Scott Free

Scott Peterson

One of the greatest things about the newspaper office, even in the modern era, is that you never know what might walk in the door. Sometimes it’s actually something out of the not-so-modern era.

A newspaper walked in the door the other day, accompanied by its escort, Esther Else, who loves our newspaper so much she is never shy about pointing out how short of excellent we have become. Several days ago, as she was refinishing furniture at her house, she uncovered, tucked inside a cabinet, a Watertown Daily Times that was almost 75 years old. She was nice enough to share it with us.

It was yellowed and so brittle it was literally falling apart, but it was readable — not bad, considering it was from Aug. 27, 1947. It was priced at 4 cents, which is just, oh, a trifle higher than it is today. But from what we could tell it was only four pages.

Like a lot of papers from that era, its front page was an eclectic mix of everything from the trivial to the important. Because it was from the post war years, some types of news was surprisingly similar to our nearly post-pandemic times.

The banner headline for the broadsheet stretch across eight columns: “England Adopts New Drastic Measures.” It told of harsh post-wear steps being taken in the British Isles to deal with shortages, with lots of rationing on everything from meat to travel. Sound familiar?

Of course, there was local news like Fr. Foley was appointed pastor at St. Henry’s, the Nuremberg war trails were underway and several countries had agreed to atomic monitoring.

But it’s the odd things on the front page that were most interesting:

  • My favorite was the Watertown Daily Times had a Tall Corn Contest. Farmers were invited to bring their tallest cornstalks into the newspaper office for an official measurement. The tallest stalk, from tassel top to first root spur won a one-year subscription. Second and third place earned shorter subscription durations.
  • Another article reported that the American Legion was having a a convention in New York and, police, volunteers and others were so “mindful of what happened in 1937” and fearing that attendees might walk away with things that the Empire State Building, Times Square and hotel lobbies were stripped of everything that would require” up to three men” to carry away. Undoubtedly it was not a coincidence that as far away from that story as possible on the front page was another article about a local man, A.A. Minning, a Watertown Legion member, who was on his way to the convention in New York. Presumably he was well behaved. Hey, those guys won the war! Let them have some fun.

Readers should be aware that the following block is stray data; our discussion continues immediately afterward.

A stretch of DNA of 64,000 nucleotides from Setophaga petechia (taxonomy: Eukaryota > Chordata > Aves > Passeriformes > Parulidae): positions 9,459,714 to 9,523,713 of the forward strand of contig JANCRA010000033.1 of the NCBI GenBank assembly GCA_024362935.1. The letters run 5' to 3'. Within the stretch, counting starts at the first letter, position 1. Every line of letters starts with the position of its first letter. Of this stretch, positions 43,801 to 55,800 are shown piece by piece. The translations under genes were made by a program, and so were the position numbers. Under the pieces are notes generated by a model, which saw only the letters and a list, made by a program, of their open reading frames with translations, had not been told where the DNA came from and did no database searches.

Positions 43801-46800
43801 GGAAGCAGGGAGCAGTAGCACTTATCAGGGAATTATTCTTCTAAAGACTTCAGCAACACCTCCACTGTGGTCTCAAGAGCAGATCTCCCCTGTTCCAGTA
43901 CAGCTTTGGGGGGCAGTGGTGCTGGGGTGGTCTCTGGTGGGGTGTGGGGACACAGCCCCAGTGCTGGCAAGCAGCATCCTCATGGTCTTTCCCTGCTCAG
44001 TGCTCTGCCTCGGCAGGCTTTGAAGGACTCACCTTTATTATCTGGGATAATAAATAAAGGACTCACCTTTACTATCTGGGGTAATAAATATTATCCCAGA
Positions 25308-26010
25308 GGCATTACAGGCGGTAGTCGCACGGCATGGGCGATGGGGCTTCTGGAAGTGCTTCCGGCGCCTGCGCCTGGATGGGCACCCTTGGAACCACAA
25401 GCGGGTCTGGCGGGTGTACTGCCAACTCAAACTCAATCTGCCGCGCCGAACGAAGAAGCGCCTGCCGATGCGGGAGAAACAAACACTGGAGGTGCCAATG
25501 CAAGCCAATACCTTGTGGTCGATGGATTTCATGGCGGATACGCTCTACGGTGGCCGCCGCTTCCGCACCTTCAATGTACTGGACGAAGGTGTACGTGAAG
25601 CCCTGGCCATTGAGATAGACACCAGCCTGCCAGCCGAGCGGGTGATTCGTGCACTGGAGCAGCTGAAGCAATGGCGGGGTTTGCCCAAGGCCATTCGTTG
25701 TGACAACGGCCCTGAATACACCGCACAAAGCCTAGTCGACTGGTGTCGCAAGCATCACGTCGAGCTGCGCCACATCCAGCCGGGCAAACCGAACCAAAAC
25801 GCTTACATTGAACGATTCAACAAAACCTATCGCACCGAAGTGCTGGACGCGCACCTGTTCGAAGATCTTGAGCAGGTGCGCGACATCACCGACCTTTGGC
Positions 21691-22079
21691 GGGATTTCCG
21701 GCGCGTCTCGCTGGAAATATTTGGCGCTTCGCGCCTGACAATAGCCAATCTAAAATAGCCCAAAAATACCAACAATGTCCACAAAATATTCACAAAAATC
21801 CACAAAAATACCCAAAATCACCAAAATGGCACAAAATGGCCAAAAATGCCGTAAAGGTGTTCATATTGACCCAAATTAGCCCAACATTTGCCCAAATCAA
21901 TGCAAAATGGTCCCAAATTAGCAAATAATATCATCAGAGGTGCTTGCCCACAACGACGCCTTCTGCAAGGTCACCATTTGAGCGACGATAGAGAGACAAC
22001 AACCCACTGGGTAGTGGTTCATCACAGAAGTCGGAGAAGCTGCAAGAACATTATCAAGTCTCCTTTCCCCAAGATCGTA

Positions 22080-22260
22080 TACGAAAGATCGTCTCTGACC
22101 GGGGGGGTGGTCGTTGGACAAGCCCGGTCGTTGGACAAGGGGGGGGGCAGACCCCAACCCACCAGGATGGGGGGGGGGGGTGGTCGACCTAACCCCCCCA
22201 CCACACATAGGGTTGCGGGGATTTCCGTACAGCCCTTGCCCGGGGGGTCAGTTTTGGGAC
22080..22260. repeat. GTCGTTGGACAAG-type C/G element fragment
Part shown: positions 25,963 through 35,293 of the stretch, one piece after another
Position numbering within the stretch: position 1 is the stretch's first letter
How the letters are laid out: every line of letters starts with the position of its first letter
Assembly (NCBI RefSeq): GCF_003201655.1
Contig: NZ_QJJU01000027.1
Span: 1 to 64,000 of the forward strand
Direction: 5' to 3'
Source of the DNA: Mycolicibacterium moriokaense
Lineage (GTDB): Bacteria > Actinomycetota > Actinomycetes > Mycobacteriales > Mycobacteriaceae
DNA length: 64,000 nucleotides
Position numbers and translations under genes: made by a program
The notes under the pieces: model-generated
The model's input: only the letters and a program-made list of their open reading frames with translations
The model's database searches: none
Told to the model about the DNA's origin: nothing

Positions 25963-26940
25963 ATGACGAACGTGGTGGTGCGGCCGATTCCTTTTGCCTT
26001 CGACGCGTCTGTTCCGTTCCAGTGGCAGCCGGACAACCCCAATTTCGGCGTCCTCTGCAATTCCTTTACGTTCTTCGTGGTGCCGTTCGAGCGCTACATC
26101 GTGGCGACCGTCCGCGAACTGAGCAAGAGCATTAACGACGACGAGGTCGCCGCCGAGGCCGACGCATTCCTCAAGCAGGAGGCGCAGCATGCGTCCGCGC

• Near the top of the page was a photo of a man in Houston demonstrating a device that he said was a four-hour hangover cure. Apparently that never caught on.
  • Nearby was news from United Press saying that three patents were filed today in advance of Labor Day to make lives easier. One let motorists slide a car sideways into a parking space, another raised a car “skyward” with a hydraulic lift when a button was pushed on the dashboard, and a third was a gadget to hold a fishing pole while the angler snoozed.
  • There was big news from car maker Studebaker announcing price increases from $50 to $155 due to “increased manufacturing costs.” I wonder if they had any computer chip shortages due to supply-chain shortages?
  • There was admission by scientists who had been trying to make rain that man may never be able to be successful at it.
  • On the back page was an ad from the Dodge Street Garage in Watertown for an Oldsmobile with General Motors’ “Hydra-Matic” Drive for “no shift, no clutch driving.” It depicts a series of men’s dress shoes fading off into infinity and says “400,000 left feet that never push a clutch!” Sounds like the beginning of the end for manual transmissions.
  • Another ad touted the scenery of the upper Midwest and suggested going there by car using Permalube oil available at John Verg Standard Service Station at Seventh and Main streets.
  • Women could buy “magic hip slimmer” lingerie called Flatter-U at the Budget Shop, 115 Main St.

Maybe the difference between newspapers of yesteryear and those of today is that nowadays we just take ourselves too darned seriously. This was what social media used to look like.

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